Medicare has urged providers to use telehealth for the provision of services to all beneficiaries.
As the COVID-19 outbreak continues to spread, physicians are under immense pressure to maintain continuity in caring for their patients while promoting social distancing. In response to this, Medicare has urged providers to use telehealth for the provision of services to all beneficiaries.
The main narrative from Medicare has been focused on providing telehealth E/M visits. Although there is a need for such visits, there are other non-face-to-face Medicare services that can protect patient health, provide an opportunity to educate patients on the current crisis, and increase practice revenue to help balance out the drastic shortfall in outpatient visits.
To help keep your practice (and patients) healthy during the crisis, consider providing the following five Medicare services.
Trending: Telehealth during COVID-19 and after
1. Annual Wellness Visit (AWV)
The AWV is included in the current telemedicine waiver, is relatively easy to provide via telehealth, and has been overlooked by many practices. Providers are allowed to reach out to patients to schedule and perform AWVs, making it a great opportunity to contact some of your most vulnerable patients to check up on their health and educate them on COVID-19 prevention and response.
Since the AWV can be performed under Medicare's "direct supervision" standard, it can be performed primarily by clinical staff, giving practices a solution for using staff who might otherwise be idle due to the reduced in-person patient volume. Further, many practices have been reporting difficulties collecting the copayments required for telehealth E/M visits, which are completely waived for the AWV. This can be a great incentive for patients not sold on the idea of telehealth to try the program.
During such a tumultuous time, patients may also want to discuss advance care planning (ACP) which can be billed as a separate service. ACP has its copay waived when provided with an AWV.
2. Preventive Services
The current telehealth waiver also covers many Medicare preventive services. These services can largely be billed together during the same televisit and in conjunction with an AWV. When grouped together, they can make a single telehealth call go further for patients and practices. Many of the preventive services, particularly those involving behavioral and mental health, are critical as patients are needing to manage more of their health concerns at home.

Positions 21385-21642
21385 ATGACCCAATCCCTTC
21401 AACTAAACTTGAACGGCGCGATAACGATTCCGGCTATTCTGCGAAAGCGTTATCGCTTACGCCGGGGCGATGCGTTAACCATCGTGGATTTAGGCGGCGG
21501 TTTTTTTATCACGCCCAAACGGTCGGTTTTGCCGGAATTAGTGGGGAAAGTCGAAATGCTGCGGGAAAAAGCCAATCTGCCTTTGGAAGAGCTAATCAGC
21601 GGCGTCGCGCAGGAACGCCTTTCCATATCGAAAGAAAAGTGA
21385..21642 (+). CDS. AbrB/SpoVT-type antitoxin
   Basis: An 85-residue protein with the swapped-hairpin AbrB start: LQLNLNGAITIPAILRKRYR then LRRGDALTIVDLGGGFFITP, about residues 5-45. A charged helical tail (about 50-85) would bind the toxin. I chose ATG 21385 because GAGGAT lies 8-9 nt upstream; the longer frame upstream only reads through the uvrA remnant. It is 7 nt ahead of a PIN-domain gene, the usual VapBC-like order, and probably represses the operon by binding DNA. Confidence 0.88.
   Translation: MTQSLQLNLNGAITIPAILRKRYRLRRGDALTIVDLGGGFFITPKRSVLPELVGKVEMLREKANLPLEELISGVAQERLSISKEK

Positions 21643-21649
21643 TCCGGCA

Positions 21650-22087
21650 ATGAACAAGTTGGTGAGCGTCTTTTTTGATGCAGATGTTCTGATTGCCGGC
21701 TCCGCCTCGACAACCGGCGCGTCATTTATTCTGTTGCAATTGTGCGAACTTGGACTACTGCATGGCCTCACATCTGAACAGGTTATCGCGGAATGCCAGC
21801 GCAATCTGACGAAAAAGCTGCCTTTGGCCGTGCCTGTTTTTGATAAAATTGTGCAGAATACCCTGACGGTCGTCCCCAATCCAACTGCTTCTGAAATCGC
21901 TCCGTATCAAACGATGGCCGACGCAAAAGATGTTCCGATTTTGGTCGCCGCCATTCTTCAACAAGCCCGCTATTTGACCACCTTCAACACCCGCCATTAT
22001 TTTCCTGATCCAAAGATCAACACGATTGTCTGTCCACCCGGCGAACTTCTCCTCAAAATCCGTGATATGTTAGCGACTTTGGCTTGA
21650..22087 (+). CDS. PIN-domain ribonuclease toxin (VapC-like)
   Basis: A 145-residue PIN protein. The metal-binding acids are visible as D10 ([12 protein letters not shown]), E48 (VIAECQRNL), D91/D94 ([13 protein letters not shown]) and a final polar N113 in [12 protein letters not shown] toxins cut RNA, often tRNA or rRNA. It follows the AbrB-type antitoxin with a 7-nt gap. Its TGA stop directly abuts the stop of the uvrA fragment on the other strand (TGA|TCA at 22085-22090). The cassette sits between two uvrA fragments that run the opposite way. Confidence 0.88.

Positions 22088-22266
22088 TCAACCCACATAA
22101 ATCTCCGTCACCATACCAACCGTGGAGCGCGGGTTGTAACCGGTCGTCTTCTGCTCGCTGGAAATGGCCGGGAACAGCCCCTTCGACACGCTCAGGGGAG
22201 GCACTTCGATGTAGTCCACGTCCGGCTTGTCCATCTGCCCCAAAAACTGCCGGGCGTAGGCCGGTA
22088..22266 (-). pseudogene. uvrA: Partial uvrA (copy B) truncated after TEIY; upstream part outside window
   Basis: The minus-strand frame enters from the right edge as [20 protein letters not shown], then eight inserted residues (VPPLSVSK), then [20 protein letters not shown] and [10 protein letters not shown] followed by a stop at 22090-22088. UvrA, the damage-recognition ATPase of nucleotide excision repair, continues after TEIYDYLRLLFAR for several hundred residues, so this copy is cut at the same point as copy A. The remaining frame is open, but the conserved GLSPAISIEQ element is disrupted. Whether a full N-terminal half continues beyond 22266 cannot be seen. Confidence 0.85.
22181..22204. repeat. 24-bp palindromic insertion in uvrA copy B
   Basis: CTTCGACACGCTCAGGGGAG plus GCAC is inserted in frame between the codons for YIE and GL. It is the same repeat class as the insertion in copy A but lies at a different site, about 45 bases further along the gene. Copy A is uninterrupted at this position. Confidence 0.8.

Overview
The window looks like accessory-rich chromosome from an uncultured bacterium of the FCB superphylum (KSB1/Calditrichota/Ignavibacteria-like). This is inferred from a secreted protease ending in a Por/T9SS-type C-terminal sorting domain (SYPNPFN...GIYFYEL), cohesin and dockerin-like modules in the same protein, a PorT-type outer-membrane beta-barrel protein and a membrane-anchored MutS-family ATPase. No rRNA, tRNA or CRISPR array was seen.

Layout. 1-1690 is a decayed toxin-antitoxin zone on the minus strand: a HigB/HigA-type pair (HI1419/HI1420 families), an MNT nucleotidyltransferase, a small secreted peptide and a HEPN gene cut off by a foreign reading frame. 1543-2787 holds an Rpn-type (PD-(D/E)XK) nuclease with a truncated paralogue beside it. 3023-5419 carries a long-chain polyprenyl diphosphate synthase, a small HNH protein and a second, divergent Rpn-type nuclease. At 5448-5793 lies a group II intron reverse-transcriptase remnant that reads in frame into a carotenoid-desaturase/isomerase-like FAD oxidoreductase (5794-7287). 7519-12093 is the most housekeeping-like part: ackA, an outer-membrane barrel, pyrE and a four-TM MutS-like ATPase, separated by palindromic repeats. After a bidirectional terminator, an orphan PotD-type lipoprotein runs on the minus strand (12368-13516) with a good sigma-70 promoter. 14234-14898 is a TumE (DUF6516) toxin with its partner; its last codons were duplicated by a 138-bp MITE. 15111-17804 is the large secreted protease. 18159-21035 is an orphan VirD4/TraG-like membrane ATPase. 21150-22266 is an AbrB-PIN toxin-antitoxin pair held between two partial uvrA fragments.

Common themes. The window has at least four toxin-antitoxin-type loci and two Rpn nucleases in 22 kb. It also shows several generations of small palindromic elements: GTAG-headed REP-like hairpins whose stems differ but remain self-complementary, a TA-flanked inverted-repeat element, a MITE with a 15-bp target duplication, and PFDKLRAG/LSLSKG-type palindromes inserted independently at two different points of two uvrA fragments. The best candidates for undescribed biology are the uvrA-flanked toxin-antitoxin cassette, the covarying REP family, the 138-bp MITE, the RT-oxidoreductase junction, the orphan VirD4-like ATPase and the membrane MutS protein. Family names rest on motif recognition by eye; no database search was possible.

3. Remote Patient Monitoring (RPM)
Medicare has bolstered its reimbursement for "care management" services, such as RPM, over the past few years. These services are performed outside of an office visit, but are not considered telehealth services by Medicare and thus avoid telehealth restrictions.
RPM was expanded by Medicare in 2020 and is particularly well suited for the current crisis. Even the FDA has acknowledged the importance of RPM, having recently announced a temporary policy to allow device manufacturers expanded leeway to produce RPM devices to help meet demand.
Many practices have patients with chronic conditions who come into the office periodically for what amount to vital checkups. With the crisis, these patients have largely been told they must remain at home. RPM allows providers to electronically collect and monitor health data, such as blood pressure, glucose, or weight, from their patients. As of 2020, RPM can be furnished under Medicare's "general supervision" standard, meaning it can be conducted by auxiliary staff. The devices themselves can be mailed to a patient for use in the program once the patient has provided verbal consent to participate in the program.
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4. Chronic Care Management (CCM)
CCM is Medicare's original care management service. Medicare has expanded CCM steadily for years, including major improvements in 2020.
CCM reimburses practices for spending 20 or more minutes communicating with and managing patients with two or more chronic conditions. CCM is another general supervision service, so patient communication can be conducted by clinical staff.
Although enrolling a patient into CCM requires a bit more work than the other services on this list, ongoing support for patients with chronic conditions is critical during this pandemic. Risk for major complications from COVID-19 are much more likely in older patients with chronic conditions. Two-thirds of Medicare patients have two or more chronic conditions.
5. Virtual Check-ins
Finally, let's discuss a relatively new Medicare service that covers brief telephone or messaging communication with patients. The vast majority of Medicare telehealth services, even under the current waiver, require real-time video communication. Although the virtual check-in does not pay much, it has extremely low time requirements and can be furnished over the phone. This is especially helpful for less technologically adept patients.
The virtual check-in has a sister service called remote evaluation or "store and forward." This pays a provider to briefly evaluate an image or video sent by the patient.
Daniel Tashnek is the co-founder and vice president of Prevounce Health, a healthcare software company that simplifies the provision of preventive medical services, chronic care management, remote patient management, and diagnostic laboratory services. Daniel is also a practicing healthcare attorney specializing in regulatory compliance, reimbursement, scope of practice, and patient care issues.